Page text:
How minor criminal convictions can invalidate a landlords insurance

How minor criminal convictions can invalidate a landlords insurance

19:50 PM, 30th December 2011, About 12 years ago 22

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I have been liaising a lot recently with someone I know whose job it is to find accommodation for people being released from prison. I wouldn’t go so far as to call them meetings, although that’s how we book them in our work diaries. In actuality we get together in the pub late afternoon, get slowly drunk and moan about our clients and mutual acquaintances. A meeting of sorts.

There is a quandary about this client group though and I thought I would run this by P118 readers as both a cautionary warning and to highlight the problems council housing bods have with Data Protection.

Its all to do with how a landlord’s insurance policies can be affected by their tenants having the most minor of criminal convictions.

A case in point

Back in 2009 Barnsley resident Michelle Barber’s house was burnt down by her estranged partner Gary Hooley, who subsequently got banged up for 4 years for arson.

She duly claimed on the insurance, £241,000 to rebuild the bungalow and her life but just before the payout was due the insurance investigators found out that in 2002 she had received a minor fine of a measly £150 for an undeclared overpayment on welfare benefits.

Spokesperson for insurers Aviva, said they would never have sold the policy to Ms Barber if they had been aware of the offence, which didn’t even involve the police and even by Mary Whitehouse’s standards didn’t exactly render Ms Barber the equal of Ronnie Biggs.

The vast majority of insurance companies will not sell a policy where people have even minor criminal offences in their recent past. On the tail of the Barber case the Guardian ran an investigative piece and rang many insurance companies asking if they could buy a policy, declaring the same fictitious small fine for dropping litter. They were refused a policy by virtually every company.

The core of the problem

This is a phenomenon known to many ex-offender charities. The Charity ‘Unlock’ has a list on their website of companies who will insure people with criminal records.

The problem for landlords is that they may well be taking on tenants with these same minor convictions, completely unaware that if they have to make a claim on their insurance they could find it invalidated by their tenant’s past actions.

The rehabilitation of Offenders Act 1974 places the responsibility on the ex-offender themselves to declare their convictions. There is a sliding scale with some offences only requiring a declaration to be made for a couple of years after release, some for 5 years and some for life. Ex-prisoners may either not be aware of the responsibility or may be too embarrassed to declare it or quite understandably, fear that a landlord wouldn’t take them on if they knew about their past.

Perhaps more problematic is the fact that a person doesn’t need to have been locked up for the insurance companies to refuse to pay out. How Michelle Barber’s £150 fine for a benefits overpayment could possibly make her more of a fire risk is beyond me. As is the Guardian journalist’s imaginary littering offence. Campaigners have been fighting for some time to get the government to lean on insurance companies about this.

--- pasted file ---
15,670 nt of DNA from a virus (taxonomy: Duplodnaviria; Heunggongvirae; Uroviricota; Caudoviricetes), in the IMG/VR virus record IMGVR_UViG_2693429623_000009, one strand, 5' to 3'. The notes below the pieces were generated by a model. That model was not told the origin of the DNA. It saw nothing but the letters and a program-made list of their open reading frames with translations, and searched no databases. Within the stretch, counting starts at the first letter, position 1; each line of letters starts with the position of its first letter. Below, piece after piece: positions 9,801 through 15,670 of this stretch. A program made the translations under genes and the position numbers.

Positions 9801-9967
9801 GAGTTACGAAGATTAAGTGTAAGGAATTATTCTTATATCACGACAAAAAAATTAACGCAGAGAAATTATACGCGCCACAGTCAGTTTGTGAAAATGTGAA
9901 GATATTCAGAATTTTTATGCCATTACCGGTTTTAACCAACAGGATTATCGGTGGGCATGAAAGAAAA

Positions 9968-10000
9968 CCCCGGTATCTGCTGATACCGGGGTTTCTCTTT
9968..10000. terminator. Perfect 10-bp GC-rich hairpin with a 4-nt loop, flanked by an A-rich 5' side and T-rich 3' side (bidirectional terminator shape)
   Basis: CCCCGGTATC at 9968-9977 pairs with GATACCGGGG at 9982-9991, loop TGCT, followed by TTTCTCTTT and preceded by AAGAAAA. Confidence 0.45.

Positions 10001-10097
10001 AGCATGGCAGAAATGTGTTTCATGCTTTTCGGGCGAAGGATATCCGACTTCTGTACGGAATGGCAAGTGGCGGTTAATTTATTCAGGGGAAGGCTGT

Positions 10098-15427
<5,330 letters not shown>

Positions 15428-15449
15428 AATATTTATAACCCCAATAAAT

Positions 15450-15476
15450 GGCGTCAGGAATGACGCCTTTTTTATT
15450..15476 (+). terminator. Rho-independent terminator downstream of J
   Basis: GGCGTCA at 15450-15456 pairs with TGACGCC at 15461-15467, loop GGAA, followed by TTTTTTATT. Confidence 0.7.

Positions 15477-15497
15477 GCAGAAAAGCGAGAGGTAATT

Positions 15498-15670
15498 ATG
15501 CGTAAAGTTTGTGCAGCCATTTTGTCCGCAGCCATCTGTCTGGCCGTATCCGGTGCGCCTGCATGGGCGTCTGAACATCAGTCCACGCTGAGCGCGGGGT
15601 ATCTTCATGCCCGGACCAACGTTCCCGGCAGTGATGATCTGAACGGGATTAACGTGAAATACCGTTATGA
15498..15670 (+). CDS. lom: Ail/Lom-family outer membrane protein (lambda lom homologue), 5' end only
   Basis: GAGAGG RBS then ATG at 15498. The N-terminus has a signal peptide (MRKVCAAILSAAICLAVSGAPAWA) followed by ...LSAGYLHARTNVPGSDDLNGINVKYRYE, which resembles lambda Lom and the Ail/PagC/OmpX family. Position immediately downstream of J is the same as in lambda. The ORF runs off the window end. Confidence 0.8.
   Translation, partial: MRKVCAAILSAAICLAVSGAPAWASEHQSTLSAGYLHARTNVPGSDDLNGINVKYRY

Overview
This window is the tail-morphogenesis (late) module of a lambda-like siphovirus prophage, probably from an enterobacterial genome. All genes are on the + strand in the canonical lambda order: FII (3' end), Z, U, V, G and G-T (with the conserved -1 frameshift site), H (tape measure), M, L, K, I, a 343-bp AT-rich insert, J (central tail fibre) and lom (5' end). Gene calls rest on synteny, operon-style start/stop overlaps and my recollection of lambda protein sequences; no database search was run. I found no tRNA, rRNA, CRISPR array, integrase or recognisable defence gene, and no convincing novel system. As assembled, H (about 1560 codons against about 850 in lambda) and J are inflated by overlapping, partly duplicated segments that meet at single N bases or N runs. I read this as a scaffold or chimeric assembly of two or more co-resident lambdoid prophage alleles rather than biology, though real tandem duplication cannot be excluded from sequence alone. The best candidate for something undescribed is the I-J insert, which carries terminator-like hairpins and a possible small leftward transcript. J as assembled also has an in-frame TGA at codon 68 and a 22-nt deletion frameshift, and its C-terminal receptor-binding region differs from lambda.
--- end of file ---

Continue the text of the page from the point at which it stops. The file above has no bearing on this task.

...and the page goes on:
All of which raises a serious moral quandary for many council workers who have close connections with their local PRS landlords. Often the council know that the person they want to place with the landlord is an ex-offender but because of the Data Protection Act they aren’t allowed to reveal this to anyone, the legal responsibility is on the offender to do that, if they don’t do it where does the council or rehabilitation officer stand?

On the one hand it seems only fair to let the landlord know, having spent ages building their trust and a 2 way working partnership, on the other hand the law prevents the organisation from revealing the information and if the ex-offender doesn’t do it this leaves the housing officer feeling dishonest and, if it all comes on top and the insurance policy is invalidated, the landlord, not unreasonably feeling that housing organisation pulled the wool over their eyes.

If the re-housing officer tells the landlord and he then decides not to let to that tenant then the client could be seriously miffed and sue the council for breaching the DPA. The individual officer getting sacked for the breach.

Luckily for my mate who works for the charity the landlords always know the background of their tenant, because they know the basis for the charity’s involvement from the get go but with councils increasingly looking to the PRS to house their applicants it is more of a grey area.

Difficult huh?

The villains of the piece

Insurance companies, as usual are at serious fault here in wanting to have their cake and eat it.

Do you remember a couple of years back when the ash cloud grounded flights for weeks? Many insurance companies, among them Aviva who were involved in the Michelle Barber case, refused to pay out on travel policies, citing small print that got them out of trouble.

Back in the 1950s Lord Denning famously put forward his idea for what he termed the “red hand rule”, saying that many contracts should have these kinds of get out clauses written in red, underlined and with a big red hand pointing to them so that customers would understand how important they were.

The only way around this problem for landlords as I see it is to ensure that their insurance policy covers people with criminal convictions just in case. They may not be the cheapest policies around but it would cover a landlord’s back if their lovely, credit-worthy tenant later turned out to be Harold Shipman.

I was myself fined £100 in breach of some daft law about 10 years ago for standing outside of a Pink Floyd gig at Earl’s Court helping a mate hand out leaflets advertising a Madonna gig he was promoting. Mind you ever since then I haven’t been able to resist carrying out a string of armed robberies for which I have never been caught. Once a recidivist always a recidivist I suppose.

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Ben Reeve-Lewis

10:18 AM, 5th January 2012, About 12 years ago

The daftness of my mis-spent youth as a leafletter was that I didn’t notice the cops and the council worker waiting by the fence opposite the tube station watching me get them out of my bag. When I started handing them out I was standing on the drive way for Earls Court car park fro 10 minutes with about 8 other leafletters where it apparently wasn’t an offence because those 15 feet of ground belonged to Earls Court but once I took a step onto the pavement to let a car pass they rushed me as it was then an offence. How petty is that? Obviously the other professional leafletters were clued up about the law but I was just helping a mate start his ticket business.